London Transport Museum

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London Transport Museum

London Transport Museum

The London Transport Museum (often abbreviated as the LTM) is a  museum based in Covent Garden, London. It mainly hosts exhibits related to the heritage of London’s transport, as well as conserving and explaining its history. The majority of the museum’s exhibits originated in the collections of London Transport but, since the creation of Transport for London (TfL) in 2000, the remit of the museum has expanded to cover all aspects of transportation in the city.

The museum operates from two sites within London. The main site in Covent Garden uses the name of its parent institution, and is open to the public every day, having reopened in 2007 after a two-year refurbishment. The other site, located in Acton, is known as the London Transport Museum Depot and is principally a storage site of historic artifacts that is open to the public on scheduled visitor days throughout the year.

The museum was briefly renamed London’s Transport Museum to reflect its coverage of topics beyond London Transport, but it reverted to its previous name in 2007 to coincide with the reopening of the Covent Garden site.

Museum Covent Garden

The museum’s main facility is located in a Victorian iron and glass building that had formed part of the Covent Garden vegetable, fruit, and flower market. It was designed as a dedicated flower market by William Rogers in 1871 and is located between Russell Street, Tavistock Street, Wellington Street, and the east side of the former market square. The market moved out in 1971, and the building was reopened as the London Transport Museum on 28 March 1980. The collection had been located at Syon Park since 1973 and before that had formed part of the British Transport Museum at Clapham.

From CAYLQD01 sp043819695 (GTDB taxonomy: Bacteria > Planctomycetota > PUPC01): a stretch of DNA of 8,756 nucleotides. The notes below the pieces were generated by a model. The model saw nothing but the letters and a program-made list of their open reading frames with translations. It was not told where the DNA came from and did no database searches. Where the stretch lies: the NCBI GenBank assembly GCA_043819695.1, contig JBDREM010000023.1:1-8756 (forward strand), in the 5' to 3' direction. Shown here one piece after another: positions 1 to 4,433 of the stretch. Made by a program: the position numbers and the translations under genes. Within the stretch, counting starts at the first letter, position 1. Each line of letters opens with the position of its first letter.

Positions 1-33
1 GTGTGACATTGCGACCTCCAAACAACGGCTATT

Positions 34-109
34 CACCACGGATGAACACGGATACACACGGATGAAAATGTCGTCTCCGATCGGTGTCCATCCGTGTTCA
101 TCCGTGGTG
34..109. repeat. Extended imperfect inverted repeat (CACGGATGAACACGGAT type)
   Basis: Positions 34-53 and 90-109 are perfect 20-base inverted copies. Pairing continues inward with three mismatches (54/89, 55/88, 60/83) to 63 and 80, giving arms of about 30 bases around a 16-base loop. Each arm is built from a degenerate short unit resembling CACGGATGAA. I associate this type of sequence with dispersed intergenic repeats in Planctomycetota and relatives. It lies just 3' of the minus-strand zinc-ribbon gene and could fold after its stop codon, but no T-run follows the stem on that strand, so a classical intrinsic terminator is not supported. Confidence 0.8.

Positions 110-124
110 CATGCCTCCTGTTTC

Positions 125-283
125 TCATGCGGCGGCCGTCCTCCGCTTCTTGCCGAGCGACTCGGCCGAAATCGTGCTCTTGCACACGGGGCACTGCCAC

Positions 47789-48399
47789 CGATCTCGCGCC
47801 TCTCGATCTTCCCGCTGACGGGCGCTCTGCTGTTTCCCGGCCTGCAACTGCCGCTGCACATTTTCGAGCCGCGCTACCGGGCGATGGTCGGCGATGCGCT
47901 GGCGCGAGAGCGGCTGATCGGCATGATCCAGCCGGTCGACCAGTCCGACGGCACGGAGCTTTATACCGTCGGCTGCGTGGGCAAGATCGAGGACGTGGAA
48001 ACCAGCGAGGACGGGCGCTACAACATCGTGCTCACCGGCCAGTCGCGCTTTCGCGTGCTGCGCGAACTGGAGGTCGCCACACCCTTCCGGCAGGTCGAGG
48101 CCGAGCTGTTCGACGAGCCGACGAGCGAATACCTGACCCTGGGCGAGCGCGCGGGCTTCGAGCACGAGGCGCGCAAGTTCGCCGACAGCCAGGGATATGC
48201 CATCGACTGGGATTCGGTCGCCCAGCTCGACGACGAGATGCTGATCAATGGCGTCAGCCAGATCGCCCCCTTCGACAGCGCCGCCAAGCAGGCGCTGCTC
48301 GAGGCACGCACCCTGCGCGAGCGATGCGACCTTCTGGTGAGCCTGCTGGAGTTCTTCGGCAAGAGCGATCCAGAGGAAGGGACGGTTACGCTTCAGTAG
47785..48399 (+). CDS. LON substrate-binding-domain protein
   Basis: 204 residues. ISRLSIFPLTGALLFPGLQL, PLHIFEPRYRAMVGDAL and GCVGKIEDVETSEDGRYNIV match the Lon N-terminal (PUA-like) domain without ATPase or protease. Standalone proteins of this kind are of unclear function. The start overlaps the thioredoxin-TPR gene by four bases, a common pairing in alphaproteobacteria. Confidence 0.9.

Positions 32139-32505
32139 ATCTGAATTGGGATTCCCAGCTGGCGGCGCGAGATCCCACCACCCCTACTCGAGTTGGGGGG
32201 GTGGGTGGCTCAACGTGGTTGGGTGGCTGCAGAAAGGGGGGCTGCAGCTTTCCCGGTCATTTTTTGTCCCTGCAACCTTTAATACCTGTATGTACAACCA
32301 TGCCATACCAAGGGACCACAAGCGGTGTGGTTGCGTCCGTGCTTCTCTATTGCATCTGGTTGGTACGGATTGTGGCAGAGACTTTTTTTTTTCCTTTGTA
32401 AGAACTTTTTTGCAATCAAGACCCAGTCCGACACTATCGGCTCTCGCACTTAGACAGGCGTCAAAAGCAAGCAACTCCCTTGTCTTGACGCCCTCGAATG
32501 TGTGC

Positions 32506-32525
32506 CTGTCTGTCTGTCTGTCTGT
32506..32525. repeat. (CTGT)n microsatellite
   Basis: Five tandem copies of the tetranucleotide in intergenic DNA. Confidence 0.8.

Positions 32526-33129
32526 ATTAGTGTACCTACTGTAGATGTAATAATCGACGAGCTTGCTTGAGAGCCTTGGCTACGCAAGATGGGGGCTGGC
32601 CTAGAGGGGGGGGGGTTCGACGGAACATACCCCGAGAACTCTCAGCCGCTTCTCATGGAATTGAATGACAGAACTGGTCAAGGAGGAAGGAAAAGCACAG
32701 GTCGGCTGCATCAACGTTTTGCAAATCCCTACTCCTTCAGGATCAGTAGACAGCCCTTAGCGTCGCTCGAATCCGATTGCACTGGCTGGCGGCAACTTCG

On 4 September 2005 the museum closed for a major £22 million refurbishment designed by Bryan Avery of Avery Associates Architects[5] to enable the expansion of the display collection to encompass the larger remit of TfL which administers all forms of public transport. Enhanced educational facilities were also required. The museum reopened on 22 November 2007.

The entrance to the museum is from the Covent Garden Piazza, amongst the Piazza’s many tourist attractions. The museum is within walking distance from both Covent Garden Underground station and Charing Cross railway station.

What can I do?

Keep children engaged as they follow the stamper trail through the galleries, stopping at the 13 numbered stations to get their cards stamped. Aspiring drivers can hop on board a bus and take the controls, or climb to the top of a tram and look down on the visitors below.

Future engineers can plan a happy city in the Future Engineers gallery, fix a modern tube train or try out the latest ticket technology. Interactive exhibit, Untangling the Tracks, lets kids man the signals and organise the trains arriving at London Bridge.

How can I get London Transport Museum?

The closest Tube station to the London Transport Museum is Covent Garden Underground station, which is a two-minute walk away. Leicester Square, Holborn, Charing Cross and Embankment Underground stations are all less than 10 minutes away.

Address: London WC2E 7BB


Saturday 10am–6pm
Sunday 10am–6pm
Monday 10am–6pm
Tuesday 10am–6pm
Wednesday 10am–6pm
Thursday 10am–6pm

Phone: 0343 222 5000


In-person tickets £18.50

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